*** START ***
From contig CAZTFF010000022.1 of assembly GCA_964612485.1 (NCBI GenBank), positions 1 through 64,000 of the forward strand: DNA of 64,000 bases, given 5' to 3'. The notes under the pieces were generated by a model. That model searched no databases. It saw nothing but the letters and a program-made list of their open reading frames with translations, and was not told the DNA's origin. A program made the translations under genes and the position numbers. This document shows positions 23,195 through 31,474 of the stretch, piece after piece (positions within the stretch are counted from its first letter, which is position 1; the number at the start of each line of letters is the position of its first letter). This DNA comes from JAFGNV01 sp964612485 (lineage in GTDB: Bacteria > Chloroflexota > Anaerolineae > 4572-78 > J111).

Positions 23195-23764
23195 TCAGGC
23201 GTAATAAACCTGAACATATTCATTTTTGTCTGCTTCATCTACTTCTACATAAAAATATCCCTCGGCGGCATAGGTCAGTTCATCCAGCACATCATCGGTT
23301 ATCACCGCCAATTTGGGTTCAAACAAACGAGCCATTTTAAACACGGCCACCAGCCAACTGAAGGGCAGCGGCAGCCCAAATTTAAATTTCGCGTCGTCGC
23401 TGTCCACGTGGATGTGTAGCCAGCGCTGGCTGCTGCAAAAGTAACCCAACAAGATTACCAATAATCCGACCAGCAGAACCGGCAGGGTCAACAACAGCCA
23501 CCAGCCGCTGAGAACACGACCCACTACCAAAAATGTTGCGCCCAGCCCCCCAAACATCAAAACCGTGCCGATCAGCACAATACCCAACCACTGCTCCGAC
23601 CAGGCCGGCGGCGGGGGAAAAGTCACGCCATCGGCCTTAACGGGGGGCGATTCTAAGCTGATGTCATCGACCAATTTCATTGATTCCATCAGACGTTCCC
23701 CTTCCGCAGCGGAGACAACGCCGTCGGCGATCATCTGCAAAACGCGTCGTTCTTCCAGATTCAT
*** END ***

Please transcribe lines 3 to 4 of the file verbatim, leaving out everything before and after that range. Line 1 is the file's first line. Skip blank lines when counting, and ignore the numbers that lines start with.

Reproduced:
23195 TCAGGC
23201 GTAATAAACCTGAACATATTCATTTTTGTCTGCTTCATCTACTTCTACATAAAAATATCCCTCGGCGGCATAGGTCAGTTCATCCAGCACATCATCGGTT